The owners get thanked when the GMs and coaches and scouts they’ve hired do a good job and the team wins its division or conference or the whole damn thing. The owners even get their names inscribed above the players who actually did the work and battled nightly to win the Stanley Cup on said Cup. Owners who consistently find themselves with a winning team are often beloved (everybody loves a winner, after all); owners who couldn’t seem to put together a winning team or leave the players/fans constantly worried about the stability of their team are generally reviled.

But at the end of the day, without the players, the league would have no product; and without the fans, the league would have no money.

The players are willing to operate under the existing CBA in order to make sure that play resumes on time. They’re eager as always to get the season underway.  But word out of this week’s meetings boiled down to the owners saying they wanted more money, period. This seems confusing, as they continue to throw money at players in large quantities, and by cutting back the salary cap, it would impact the majority of the teams in a negative way. Revenues continue to rise into new strata as well, as Gary Bettman was so pleased to inform us all about a few months ago.

What is currently so boggling is that the owners seem to believe that the fans will not care if there’s a lockout, that they will return as ready and willing and eager to snap up tickets and spend money.

For fans who’ve been around for a few years, the prior lockout, less than 10 years ago, is still fresh in their minds. A lot of fan goodwill was lost that season, and despite the league’s booming growth, the long-term fans have not fully forgotten – nor forgiven – the previous lockout. The owners are deluding themselves if they think they will not lose fans in another lockout; many fans who still remember the last lockout have begun to express that they’d be “done with hockey” if there’s a lockout.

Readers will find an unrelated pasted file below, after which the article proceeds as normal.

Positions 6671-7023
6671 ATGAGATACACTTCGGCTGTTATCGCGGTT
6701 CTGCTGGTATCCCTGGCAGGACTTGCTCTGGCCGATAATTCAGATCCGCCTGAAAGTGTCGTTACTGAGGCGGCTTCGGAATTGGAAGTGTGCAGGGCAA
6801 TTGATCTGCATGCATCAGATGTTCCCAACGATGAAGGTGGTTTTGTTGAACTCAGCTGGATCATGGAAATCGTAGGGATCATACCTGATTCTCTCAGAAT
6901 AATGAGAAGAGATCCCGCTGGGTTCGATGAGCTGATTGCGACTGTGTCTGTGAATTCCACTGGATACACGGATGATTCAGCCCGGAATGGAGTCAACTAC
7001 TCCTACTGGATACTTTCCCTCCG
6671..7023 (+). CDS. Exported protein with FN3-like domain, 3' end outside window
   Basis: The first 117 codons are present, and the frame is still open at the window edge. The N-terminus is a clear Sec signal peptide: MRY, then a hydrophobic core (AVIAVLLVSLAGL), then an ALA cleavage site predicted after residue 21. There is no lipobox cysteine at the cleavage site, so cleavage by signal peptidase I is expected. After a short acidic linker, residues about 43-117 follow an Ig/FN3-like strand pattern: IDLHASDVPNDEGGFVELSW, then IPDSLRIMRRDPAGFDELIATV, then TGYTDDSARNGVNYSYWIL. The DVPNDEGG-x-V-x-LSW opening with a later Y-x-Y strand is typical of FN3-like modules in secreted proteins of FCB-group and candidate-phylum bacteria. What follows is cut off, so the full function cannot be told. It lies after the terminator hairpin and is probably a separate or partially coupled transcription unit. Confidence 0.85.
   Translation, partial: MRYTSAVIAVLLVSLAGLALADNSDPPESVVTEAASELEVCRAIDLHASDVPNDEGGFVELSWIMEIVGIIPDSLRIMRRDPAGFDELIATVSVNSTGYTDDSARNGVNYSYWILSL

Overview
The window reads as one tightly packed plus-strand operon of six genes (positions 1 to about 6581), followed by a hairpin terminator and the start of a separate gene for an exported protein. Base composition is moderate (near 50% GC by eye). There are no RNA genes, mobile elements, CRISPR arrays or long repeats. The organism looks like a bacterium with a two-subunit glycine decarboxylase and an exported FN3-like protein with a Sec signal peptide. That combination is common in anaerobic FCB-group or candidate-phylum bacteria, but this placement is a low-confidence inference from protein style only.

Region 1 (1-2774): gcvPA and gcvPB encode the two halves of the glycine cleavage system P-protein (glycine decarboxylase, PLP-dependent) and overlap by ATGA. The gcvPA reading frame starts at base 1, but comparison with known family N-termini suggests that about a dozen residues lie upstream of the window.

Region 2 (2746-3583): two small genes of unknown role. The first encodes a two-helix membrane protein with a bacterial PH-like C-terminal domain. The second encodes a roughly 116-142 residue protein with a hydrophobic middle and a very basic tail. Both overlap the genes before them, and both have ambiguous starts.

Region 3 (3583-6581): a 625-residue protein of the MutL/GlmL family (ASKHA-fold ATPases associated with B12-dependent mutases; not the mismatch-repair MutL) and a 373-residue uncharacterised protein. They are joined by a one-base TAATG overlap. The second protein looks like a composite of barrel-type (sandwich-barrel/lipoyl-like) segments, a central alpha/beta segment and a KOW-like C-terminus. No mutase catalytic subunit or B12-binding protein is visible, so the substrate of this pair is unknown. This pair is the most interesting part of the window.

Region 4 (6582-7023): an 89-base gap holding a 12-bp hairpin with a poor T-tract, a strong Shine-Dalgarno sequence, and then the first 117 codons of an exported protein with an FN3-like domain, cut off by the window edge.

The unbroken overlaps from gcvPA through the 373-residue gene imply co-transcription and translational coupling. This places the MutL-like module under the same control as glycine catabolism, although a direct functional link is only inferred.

Maybe the owners just don’t care; they think that any long-term fans lost might be readily replaced by new fans. But you can’t buy goodwill; you cannot buy loyalty.

The owners seem to feel comfortable with the idea of giving up part – possibly half or more – of the season. It’s easier for owners to think that way, when so many season ticket holders have already put in their money for the year, and they can look at their sales and say, “Look! We have already sold out X% of our tickets! The fans will come back, whenever we open our doors.”

But that’s not the full truth. Some season ticket holders have had their STHs in their family for 3 or 4 generations; those fans aren’t going to delay paying for tickets, hockey is in their blood. And for others, the waiting lists for STHs on many teams are so long that existing STHs aren’t going to take the risk of losing their tickets. So whether or not fans feel comfortable or secure that there may actually be a season, they have already had to pony up their money or they’ll lose what they’ve waited so long to get. Fans are always over a barrel when it comes to tickets, and owners know it.

For the fans, it’s kind of tough to take sides when it’s millionaires (players) vs. billionaires (owners) arguing about money, although we all agree there’s nothing wrong with making money. But it’s hard to understand the owners claiming they aren’t getting enough of their share of the pie when, over the past few seasons, so much money has been thrown at players like Kovalchuk, Parise, Weber, and Suter, among others. Even as negotiations labor on this summer, more players are signing for big bucks and for longer contracts than the owners claim that they’re willing to support.

So the fans are generally taking the side of the players. The players want to play. The fans want to see them play. Everybody wants to see the season go on, but the owners rather lock players out until something gets decided rather than operate under the CBA that they claimed was perfectly good after the last lockout.